This year the Juneteenth holiday appears to be getting much more traction than ever before. Banks are closing early. Nike gave their employees the day off. It seems like every major news publication has a primer on this holiday.
Juneteenth + Tea Cakes
June 19, 1865, is when the Army couriers finally arrived to Texas and announced that the Emancipation Proclamation was signed two and half years earlier. As an aside, there are many theories about why it took two and half years to make it to Texas, I am not going to speculate here, but please know that I am side-eying the large gap of time.
Growing up in Charleston, I didn’t know the significance of Juneteenth until much later. Juneteenth just wasn’t a holiday we celebrated. A few years ago, I started researching traditional Juneteenth celebration recipes and I found this article in NPR listing foods to celebrate Juneteenth.
After reading the article, Etha Robinson stayed with me because of her passion and commitment to reclaiming and sharing the history of Tea Cake. In the article she explains the history of the Tea Cake and proclaimed that “Tea Cakes are an experience”. And she’s absolutely right. Eating a Tea Cake, immediately reminds me hanging out in my grandmother’s kitchen, while she was cooking or baking. Tea Cakes taste like home.
I’ve thought about Etha Robinson a lot this week. Every time a company announced a Juneteenth Holiday. When tQuaker Oats announced that it was time to remove the racist “Aunt Jemima” brand from the pancake mix. The removal of a racist trope from a pancake box won’t end all of the discrimination and injustice in America, but I thought about Etha, and all of the other black women in food (chefs, bakers, food bloggers, etc) and wondered if now we would be seen for the true depth of our experience and expertise. Will our contributions be recognized appropriately? I’ve heard that change happens incrementally, but I am hoping that these very rich voices find the spotlight sooner rather than later.
Let’s Make the Tea Cakes
So back to the Tea Cakes. I think of Tea Cakes as a handheld pound cake. Really, they are a cross between a cake and a cookie, similar to a French Madeleine. Tea Cakes aren’t as sweet as a sugar cookie, and aren’t quite as heavy as pound cake. Tea Cakes are best described as an experience.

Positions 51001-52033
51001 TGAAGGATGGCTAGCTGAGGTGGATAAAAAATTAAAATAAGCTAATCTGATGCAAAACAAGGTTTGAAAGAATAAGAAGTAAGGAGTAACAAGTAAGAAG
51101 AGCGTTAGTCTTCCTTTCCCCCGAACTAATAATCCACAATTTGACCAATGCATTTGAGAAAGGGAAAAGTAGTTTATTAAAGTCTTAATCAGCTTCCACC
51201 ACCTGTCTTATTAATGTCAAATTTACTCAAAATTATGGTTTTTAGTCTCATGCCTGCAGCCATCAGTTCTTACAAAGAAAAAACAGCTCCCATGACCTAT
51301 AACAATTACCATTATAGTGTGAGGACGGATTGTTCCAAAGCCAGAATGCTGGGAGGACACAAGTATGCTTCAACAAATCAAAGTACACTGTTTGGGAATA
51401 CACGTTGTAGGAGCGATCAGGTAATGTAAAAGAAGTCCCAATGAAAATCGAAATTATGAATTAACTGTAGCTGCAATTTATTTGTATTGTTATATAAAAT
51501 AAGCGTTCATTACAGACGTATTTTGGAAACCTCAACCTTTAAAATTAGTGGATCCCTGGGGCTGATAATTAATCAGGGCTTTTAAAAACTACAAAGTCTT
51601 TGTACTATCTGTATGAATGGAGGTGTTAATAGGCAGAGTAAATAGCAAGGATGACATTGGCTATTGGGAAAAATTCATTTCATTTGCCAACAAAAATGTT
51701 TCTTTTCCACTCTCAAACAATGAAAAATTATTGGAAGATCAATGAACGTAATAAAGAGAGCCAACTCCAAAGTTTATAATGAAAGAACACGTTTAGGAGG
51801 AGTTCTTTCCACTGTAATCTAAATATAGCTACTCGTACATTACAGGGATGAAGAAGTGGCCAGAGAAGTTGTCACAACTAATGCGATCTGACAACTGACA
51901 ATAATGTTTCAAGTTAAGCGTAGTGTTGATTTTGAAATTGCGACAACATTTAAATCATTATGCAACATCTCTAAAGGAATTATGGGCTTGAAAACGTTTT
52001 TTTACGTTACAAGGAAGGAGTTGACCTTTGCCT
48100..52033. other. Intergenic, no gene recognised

- You probably already have everything you need to make a tea cake in your pantry. That is the beauty of the Tea Cake. You can pull together a delightful treat with baking staples.
- This recipe is an adaptation of Toni Tipton Martin’s recipe in her award-winning cookbook Jubilee. This cookbook is a must have for your collection.
- Common substitutions
- No Buttermilk?
- make your own by adding a teaspoon of lemon juice to regular milk.
- Use regular or evaporated milk
- Sour cream
- You can personalized the spices
- Lemon zest and lemon extract
- Nutmeg + Cinnamon
- Vanilla Bean (if you’re fancy like that)
- Chai flavors
- Use White Lily Flour if you can find it. The wheat is so soft that it creates a pillow-like consistency.
- No Buttermilk?
- Final Note. Patience is a virtue when making Tea Cakes. You won’t regret chilling the dough overnight, I promise.
A Traditional Juneteenth Celebration Staple
- 3 cups All Purpose Flour
- 1 teaspoon baking powder
- ¼ teaspoon baking soda
- ½ teaspoon salt
- 1 stick of butter (room temperature)
- 1 cup sugar
- 2 large eggs
- ½ cup buttermilk
- 1 teaspoon lemon extract
- 1 teaspoon vanilla extract
- Zest of one lemon
- Demerara sugar
- Whisk together the flour, baking powder, baking soda and salt. Set aside.
- In a stand mixer fitted with a paddle attachment, cream the butter and sugar on medium speed for 2-3 minutes, until the mixture is light and fluffy.
- Add one egg at a time, making sure to mix thoroughly before adding the next. Pour in the buttermilk and the extracts followed by the lemon zest. The mixture will look a little curdled, but keep going.
- Mix in the flour, a half cup at a time and mix until smooth. The dough will be very soft. Place plastic wrap directly on top of the dough and refrigerate the dough in the bowl for one hour. After the dough has solidified, divide the dough into two pieces and wrap in the plastic wrap. Refrigerate for at least a couple more hours or overnight.
- Preheat the oven to 375ºF.
- Sprinkle a work surface with a lot of flour. The dough will be sticky. Roll the dough out to about ¼ inch thickness. Flour a 1 ½ inch biscuit cutter and cut out the cookies. Gather the scraps and reroll until you run out of dough.
- Place the cookies on a parchment lined cookie sheet and sprinkle the cookies with the Demerara Sugar.
- Bake for 8-10 minutes. After removing the cookies from the oven, cool on the pan for 2 minutes before removing them to a wire rack.
- The tea cakes will keep for 2 weeks in an airtight container.